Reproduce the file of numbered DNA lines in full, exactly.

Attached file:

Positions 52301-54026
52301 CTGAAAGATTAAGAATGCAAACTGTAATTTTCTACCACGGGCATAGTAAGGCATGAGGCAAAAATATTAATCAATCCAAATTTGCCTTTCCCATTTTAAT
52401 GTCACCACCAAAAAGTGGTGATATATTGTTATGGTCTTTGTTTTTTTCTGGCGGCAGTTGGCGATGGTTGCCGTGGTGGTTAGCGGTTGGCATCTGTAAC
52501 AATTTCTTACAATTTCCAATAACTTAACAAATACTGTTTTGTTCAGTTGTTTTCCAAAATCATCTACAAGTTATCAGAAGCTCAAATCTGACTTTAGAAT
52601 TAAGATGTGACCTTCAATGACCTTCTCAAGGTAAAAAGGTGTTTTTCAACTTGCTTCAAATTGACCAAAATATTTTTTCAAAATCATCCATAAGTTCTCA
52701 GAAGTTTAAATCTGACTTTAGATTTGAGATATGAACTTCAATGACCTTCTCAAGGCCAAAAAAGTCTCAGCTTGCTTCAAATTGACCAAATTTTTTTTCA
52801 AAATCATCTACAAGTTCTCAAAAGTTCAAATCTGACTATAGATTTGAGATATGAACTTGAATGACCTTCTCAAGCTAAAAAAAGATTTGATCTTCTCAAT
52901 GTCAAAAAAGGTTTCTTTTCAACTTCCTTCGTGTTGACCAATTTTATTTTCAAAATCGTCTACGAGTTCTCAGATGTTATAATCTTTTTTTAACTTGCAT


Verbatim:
Positions 52301-54026
52301 CTGAAAGATTAAGAATGCAAACTGTAATTTTCTACCACGGGCATAGTAAGGCATGAGGCAAAAATATTAATCAATCCAAATTTGCCTTTCCCATTTTAAT
52401 GTCACCACCAAAAAGTGGTGATATATTGTTATGGTCTTTGTTTTTTTCTGGCGGCAGTTGGCGATGGTTGCCGTGGTGGTTAGCGGTTGGCATCTGTAAC
52501 AATTTCTTACAATTTCCAATAACTTAACAAATACTGTTTTGTTCAGTTGTTTTCCAAAATCATCTACAAGTTATCAGAAGCTCAAATCTGACTTTAGAAT
52601 TAAGATGTGACCTTCAATGACCTTCTCAAGGTAAAAAGGTGTTTTTCAACTTGCTTCAAATTGACCAAAATATTTTTTCAAAATCATCCATAAGTTCTCA
52701 GAAGTTTAAATCTGACTTTAGATTTGAGATATGAACTTCAATGACCTTCTCAAGGCCAAAAAAGTCTCAGCTTGCTTCAAATTGACCAAATTTTTTTTCA
52801 AAATCATCTACAAGTTCTCAAAAGTTCAAATCTGACTATAGATTTGAGATATGAACTTGAATGACCTTCTCAAGCTAAAAAAAGATTTGATCTTCTCAAT
52901 GTCAAAAAAGGTTTCTTTTCAACTTCCTTCGTGTTGACCAATTTTATTTTCAAAATCGTCTACGAGTTCTCAGATGTTATAATCTTTTTTTAACTTGCAT